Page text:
Number of EU migrants entering Britain surged ahead of Brexit vote
The number of workers from outside the UK grew to 3.45 million in the second quarter of the year – a sharp rise compared to the much smaller increase of 58,000 more British nationals in work.
The figures, released by the Office for National Statistics (ONS) on Wednesday, revealed that workers from Eastern Europe largely contributed to the surge.
Specifically, workers from Poland, Hungary, the Czech Republic, Slovakia, Slovenia, Latvia, Lithuania and Estonia reached a record 1,007,000 in the second quarter of the year, up 44,000 from the previous quarter.
However, Britain’s attractiveness for EU workers is expected to wane over the next year as a result of the falling pound, a weaker economy, and perceived negativity towards immigrants following the Brexit vote.
The ONS figures also revealed a positive employment climate that appeared to be unaffected by the Brexit vote, with the number of people claiming jobless benefits falling by 8,600 to reach 763,600. That’s compared to a forecasted rise of 9,500 claiming such benefits.
Although many economists predicted panic among employers and widespread job losses following the Brexit vote, the number of people in work in the second quarter of the year rose to 31.75 million – an increase of 172,000 from the previous quarter.
Meanwhile, the employment rate – which measures the number of people in work between the ages of 16 and 64 – hit 74.5 percent, the highest since records began in 1971.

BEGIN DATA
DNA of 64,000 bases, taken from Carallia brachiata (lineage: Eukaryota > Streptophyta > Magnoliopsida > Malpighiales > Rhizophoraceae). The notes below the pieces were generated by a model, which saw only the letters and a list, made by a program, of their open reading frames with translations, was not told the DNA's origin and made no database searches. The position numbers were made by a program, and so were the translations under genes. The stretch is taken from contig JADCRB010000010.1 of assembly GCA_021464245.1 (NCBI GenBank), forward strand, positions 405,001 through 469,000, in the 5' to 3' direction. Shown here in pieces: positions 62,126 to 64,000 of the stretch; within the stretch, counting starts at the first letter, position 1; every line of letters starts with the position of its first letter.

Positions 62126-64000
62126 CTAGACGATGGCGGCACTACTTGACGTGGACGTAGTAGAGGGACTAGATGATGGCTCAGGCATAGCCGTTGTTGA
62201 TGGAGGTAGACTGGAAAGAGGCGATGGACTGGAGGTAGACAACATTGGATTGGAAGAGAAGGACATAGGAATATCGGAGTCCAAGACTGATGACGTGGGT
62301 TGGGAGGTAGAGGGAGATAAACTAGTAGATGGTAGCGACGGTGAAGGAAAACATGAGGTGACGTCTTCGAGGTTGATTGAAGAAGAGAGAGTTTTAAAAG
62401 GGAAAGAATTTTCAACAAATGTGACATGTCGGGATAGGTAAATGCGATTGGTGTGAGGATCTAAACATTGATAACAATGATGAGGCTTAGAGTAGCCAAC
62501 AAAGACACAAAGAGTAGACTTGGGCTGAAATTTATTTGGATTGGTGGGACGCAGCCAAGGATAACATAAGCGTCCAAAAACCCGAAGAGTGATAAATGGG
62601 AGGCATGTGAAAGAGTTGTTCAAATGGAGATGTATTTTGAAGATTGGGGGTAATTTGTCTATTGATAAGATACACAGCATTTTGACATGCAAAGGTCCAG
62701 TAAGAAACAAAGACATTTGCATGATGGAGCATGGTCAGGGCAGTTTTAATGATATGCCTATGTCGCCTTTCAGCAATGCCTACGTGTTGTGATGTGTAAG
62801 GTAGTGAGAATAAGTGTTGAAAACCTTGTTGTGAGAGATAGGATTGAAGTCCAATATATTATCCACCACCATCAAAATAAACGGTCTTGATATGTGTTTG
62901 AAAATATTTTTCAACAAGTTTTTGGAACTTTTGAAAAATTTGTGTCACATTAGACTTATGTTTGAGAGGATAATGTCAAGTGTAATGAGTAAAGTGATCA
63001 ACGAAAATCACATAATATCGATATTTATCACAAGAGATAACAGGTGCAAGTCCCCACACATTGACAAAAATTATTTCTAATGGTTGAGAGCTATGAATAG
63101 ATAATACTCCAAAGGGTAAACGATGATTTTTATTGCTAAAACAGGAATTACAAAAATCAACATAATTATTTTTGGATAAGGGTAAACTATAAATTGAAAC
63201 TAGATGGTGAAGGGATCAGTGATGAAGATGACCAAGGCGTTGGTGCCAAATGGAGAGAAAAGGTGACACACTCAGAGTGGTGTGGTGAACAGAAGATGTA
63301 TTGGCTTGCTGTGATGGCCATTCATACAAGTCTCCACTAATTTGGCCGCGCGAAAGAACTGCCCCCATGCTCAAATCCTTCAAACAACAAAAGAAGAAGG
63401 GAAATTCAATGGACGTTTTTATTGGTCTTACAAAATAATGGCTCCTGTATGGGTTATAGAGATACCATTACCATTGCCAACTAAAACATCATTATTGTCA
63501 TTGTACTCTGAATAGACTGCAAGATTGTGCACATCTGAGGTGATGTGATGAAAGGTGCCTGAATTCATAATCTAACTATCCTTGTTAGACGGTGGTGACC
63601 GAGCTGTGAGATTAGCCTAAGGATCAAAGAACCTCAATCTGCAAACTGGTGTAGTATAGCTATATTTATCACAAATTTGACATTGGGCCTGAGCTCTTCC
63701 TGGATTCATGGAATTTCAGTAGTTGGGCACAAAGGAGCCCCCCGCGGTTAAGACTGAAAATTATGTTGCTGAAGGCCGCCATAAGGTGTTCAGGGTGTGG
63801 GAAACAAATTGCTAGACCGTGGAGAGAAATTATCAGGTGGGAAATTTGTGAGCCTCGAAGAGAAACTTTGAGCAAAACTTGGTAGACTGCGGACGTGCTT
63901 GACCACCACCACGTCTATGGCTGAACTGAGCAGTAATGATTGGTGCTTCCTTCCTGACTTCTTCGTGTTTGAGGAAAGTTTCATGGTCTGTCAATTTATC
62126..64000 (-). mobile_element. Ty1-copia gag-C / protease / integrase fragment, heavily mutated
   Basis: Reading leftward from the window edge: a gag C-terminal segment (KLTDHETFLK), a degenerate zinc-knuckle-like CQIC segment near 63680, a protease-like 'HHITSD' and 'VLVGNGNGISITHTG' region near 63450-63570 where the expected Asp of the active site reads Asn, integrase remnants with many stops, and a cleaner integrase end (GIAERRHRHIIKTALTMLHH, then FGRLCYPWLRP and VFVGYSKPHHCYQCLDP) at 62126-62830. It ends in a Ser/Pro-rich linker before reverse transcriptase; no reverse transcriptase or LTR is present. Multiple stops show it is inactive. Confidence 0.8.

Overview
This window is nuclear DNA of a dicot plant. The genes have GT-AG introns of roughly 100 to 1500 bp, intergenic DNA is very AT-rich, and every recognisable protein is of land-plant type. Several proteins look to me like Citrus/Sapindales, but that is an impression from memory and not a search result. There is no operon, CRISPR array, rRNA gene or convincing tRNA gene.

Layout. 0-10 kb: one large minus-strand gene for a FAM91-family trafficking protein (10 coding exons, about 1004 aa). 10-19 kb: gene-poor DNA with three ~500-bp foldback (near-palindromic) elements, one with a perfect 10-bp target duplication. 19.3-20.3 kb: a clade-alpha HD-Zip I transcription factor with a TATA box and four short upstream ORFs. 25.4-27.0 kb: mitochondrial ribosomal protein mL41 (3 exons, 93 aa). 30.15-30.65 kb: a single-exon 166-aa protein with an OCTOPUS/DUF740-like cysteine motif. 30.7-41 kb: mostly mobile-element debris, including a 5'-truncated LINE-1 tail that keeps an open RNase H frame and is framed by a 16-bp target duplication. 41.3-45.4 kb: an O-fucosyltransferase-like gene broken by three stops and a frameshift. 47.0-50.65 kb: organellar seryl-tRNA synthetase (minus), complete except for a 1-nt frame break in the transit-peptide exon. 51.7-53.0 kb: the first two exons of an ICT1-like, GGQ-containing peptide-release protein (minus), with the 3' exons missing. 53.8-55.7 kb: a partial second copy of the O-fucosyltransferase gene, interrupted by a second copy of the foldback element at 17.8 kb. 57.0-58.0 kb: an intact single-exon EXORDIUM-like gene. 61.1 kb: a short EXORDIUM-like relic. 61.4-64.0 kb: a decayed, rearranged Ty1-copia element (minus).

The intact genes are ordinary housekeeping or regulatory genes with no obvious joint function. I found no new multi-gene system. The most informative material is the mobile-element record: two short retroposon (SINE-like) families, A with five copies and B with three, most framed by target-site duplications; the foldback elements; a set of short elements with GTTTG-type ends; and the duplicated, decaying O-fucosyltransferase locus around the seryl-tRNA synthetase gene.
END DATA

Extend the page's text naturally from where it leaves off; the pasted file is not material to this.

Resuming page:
However, Suren Thiru, head of economics at the British Chambers of Commerce, was hesitant to celebrate the ONS findings.
“Labor market indicators tend to lag behind the wider economy, so it is likely to be some time before the full post-referendum employment picture emerges,” he said in a statement.
While Britain enjoys a better-than-forecasted employment climate – at least for now – German Chancellor Angela Merkel said in an interview posted by her party’s website that she “regrets” the decision of the British public regarding the Brexit vote. She added, however, that it is “irreversible” and that the EU must now “negotiate according to our own interests.”
That statement was echoed by German Deputy Foreign Minister Michael Roth, who said Britain’s future relationship with the EU will require a “custom-fit agreement,” but the UK will not be able to “cherry-pick.”
European Council President Donald Tusk has said there is nothing to negotiate with the UK until Prime Minister Theresa May’s government submits an official notice to leave the bloc.
That decision, however, shouldn’t be delayed too much longer, according to Roth.
“We’re seeing a great deal of uncertainty right now,” Roth said, as quoted by Bloomberg.
“There’s a fundamental understanding in the EU that the British government needs to reach clarity first. But things shouldn’t be put on the back burner, either.”